Even where the institutions of nationhood are well developed in many other respects, there is good reason to presume that a distinctively embedded national financial accounting system does not exist. As a system of communication, financial accounting is not uniquely connected to the totality of the social field but only to diverse fragments of it with often highly selective and contingent bonds. The lesson for the comparative accounting researcher are clear; she must proceed on a norm by norm basis to explore the nature and extent of pressures for change for there is no general cultural embeddedness of the system as such. Understood as a sub‐system which tends to close itself operationally and positivistically, financial accounting is problematically coupled to cultural variables (Teubner 1997). Indeed, such variables are an explanatory last resort, not a place to begin. Before we can begin to articulate for example, the ‘Britishness’ of British accounting, we need to understand the history and institutional shape of a changing structural coupling between world level financial accounting elements and the preoccupations of state agencies. National cultural elements cross‐cut such systems, if at all, in highly particularistic, and possibly minor, ways. Further, we may say that it is the dynamic of world‐level accounting norms ‘without a state’ which has been a necessary condition for the creation of nationally specific centres of norm codification. While the creation of the UK Accounting Standards Committee was a response to very specific issues and events by the profession, it also contributed to the very idea of British financial accounting as a thinkable object of policy discourse (Hopwood 2000).

The discussion so far only addresses the development of financial accounting rules and standard setting institutions, not the complex markets for the interpretation and implementation of rules. As studies in the problematic convergence of production regimes (Hall and Soskice 2001) and quality assurance programmes (Casper and Hancke 1999) have shown, at the level of implementation and enforcement institutional difference undoubtedly (p.332) persists and cultural and institutional variables have strong explanatory potential (Vogel 1986). Yet, as important as these sensitivities to locales of implementation are, there remains a fundamental, quasi‐philosophical question: ‘What is the same thing which is interpreted and implemented differently?’ And this question directs us to a difficulty in recent approaches to the internationalization of accounting which emphasize institutions. While such studies rightly emphasize the variety of transnational actors competing for precedence, they may pay insufficient attention to the way in which minor accounting issues become big stakes. The problematization of accounting differences by different policy makers is also a magnification of their significance relative to a massive background consensus and family resemblance.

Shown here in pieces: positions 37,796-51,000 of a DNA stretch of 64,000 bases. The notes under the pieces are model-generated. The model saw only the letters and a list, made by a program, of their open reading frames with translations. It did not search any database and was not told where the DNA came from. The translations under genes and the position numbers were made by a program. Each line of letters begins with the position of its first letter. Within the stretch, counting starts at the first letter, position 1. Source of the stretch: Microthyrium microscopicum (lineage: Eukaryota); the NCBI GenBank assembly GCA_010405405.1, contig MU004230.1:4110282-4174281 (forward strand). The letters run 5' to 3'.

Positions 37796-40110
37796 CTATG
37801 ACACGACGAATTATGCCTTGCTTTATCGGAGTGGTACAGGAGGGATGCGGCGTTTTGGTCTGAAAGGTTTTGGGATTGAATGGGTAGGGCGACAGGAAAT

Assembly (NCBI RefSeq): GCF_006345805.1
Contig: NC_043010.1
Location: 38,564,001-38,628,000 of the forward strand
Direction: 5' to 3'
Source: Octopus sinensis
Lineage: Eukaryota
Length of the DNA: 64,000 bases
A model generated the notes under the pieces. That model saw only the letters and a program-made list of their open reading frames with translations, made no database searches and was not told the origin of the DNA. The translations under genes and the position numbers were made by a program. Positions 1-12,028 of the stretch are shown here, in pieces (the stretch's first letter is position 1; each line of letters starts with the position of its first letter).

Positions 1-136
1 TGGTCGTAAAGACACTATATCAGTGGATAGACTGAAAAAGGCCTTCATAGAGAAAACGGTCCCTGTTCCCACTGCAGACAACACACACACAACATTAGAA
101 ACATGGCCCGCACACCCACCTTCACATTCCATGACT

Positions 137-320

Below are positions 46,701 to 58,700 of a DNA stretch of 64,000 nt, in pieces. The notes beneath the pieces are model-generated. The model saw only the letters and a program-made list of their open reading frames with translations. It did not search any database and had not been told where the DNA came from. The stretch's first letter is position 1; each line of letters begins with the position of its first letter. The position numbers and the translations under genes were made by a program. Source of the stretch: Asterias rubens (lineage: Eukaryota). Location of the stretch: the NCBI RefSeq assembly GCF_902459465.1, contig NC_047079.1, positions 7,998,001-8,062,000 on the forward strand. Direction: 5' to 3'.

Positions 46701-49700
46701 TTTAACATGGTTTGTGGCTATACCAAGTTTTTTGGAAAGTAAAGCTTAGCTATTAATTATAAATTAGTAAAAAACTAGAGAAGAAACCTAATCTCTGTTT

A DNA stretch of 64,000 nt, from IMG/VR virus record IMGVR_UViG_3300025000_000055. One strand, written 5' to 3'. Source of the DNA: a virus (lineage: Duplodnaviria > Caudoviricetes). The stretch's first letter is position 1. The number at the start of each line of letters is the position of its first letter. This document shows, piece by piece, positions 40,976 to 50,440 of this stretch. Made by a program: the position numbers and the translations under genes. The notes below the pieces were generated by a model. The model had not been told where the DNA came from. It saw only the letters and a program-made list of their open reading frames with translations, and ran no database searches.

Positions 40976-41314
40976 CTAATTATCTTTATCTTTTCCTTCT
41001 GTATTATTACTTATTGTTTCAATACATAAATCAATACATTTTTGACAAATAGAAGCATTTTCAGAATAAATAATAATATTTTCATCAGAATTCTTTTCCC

In conclusion, we are now in a position to offer a preliminary explanation of the rapidity of the internationalization of accounting identified by Hopwood (2000) and explained by Arnold in terms of financialization. Put very simply, the problem is perhaps a false one because the cultural embeddedness of accounting has been overstated. The internationalization of financial accounting, in the broad sense of the widespread diffusion of common norms for representing financial performance and position, has not in fact been recent. And the rapidity is somewhat illusory because the IASB has been overstated as the pre‐eminent global accounting actor.

Accounting without a State